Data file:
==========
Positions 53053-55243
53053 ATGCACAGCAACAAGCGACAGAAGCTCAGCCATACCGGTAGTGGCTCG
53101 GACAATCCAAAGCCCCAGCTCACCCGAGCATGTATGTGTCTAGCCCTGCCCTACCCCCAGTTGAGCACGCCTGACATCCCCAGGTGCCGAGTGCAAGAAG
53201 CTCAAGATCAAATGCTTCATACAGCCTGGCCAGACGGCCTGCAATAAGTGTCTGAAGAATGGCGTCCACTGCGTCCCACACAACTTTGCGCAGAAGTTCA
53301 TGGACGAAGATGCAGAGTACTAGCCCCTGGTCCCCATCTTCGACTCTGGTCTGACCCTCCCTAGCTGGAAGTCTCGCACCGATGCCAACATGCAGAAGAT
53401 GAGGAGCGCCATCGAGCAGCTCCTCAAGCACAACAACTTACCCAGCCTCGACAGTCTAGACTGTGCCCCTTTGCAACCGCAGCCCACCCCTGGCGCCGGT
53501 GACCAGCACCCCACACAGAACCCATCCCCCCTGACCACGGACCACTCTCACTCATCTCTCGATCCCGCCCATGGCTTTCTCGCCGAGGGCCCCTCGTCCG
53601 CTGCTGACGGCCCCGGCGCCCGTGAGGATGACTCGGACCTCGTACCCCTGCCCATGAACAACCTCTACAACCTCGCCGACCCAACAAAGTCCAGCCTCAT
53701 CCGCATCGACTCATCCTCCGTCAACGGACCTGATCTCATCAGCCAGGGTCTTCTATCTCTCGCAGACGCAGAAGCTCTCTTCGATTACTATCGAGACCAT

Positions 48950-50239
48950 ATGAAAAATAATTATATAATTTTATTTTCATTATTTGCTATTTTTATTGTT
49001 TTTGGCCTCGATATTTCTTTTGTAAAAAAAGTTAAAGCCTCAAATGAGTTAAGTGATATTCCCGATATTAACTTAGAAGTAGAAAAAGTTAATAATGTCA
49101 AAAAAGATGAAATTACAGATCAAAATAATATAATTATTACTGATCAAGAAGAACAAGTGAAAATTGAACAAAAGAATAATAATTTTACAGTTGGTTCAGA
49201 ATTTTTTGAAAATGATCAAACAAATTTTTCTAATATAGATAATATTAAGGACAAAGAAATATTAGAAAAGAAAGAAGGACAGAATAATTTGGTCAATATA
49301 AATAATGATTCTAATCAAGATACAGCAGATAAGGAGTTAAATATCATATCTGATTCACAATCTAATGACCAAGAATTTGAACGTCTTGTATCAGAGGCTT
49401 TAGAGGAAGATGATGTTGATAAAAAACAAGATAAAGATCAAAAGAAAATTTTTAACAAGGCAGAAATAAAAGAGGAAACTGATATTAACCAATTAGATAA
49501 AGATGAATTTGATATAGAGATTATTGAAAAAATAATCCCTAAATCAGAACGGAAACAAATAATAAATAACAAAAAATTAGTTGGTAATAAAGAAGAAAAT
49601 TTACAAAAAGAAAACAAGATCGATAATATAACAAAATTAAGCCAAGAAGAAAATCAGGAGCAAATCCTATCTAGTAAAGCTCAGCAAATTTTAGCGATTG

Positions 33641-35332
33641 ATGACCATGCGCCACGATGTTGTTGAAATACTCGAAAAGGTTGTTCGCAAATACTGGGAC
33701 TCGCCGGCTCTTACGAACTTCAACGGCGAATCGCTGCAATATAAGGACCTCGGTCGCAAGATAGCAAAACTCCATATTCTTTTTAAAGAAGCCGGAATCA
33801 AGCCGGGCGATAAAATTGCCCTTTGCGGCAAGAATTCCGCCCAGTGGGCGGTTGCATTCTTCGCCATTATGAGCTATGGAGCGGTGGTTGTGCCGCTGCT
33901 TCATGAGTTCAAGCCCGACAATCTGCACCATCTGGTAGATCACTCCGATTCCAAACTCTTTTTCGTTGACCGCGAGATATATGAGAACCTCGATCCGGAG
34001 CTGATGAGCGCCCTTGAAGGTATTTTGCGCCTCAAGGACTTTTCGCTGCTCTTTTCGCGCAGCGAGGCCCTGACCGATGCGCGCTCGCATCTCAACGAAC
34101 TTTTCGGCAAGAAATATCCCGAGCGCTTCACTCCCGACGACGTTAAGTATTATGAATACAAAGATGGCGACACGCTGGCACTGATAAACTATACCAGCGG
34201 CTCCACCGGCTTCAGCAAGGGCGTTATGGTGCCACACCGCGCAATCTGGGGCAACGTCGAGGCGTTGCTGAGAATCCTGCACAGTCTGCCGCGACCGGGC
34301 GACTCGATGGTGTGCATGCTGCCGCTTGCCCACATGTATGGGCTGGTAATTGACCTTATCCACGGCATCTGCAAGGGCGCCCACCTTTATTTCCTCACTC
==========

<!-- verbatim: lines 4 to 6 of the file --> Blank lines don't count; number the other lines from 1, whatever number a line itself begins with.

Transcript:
53201 CTCAAGATCAAATGCTTCATACAGCCTGGCCAGACGGCCTGCAATAAGTGTCTGAAGAATGGCGTCCACTGCGTCCCACACAACTTTGCGCAGAAGTTCA
53301 TGGACGAAGATGCAGAGTACTAGCCCCTGGTCCCCATCTTCGACTCTGGTCTGACCCTCCCTAGCTGGAAGTCTCGCACCGATGCCAACATGCAGAAGAT
53401 GAGGAGCGCCATCGAGCAGCTCCTCAAGCACAACAACTTACCCAGCCTCGACAGTCTAGACTGTGCCCCTTTGCAACCGCAGCCCACCCCTGGCGCCGGT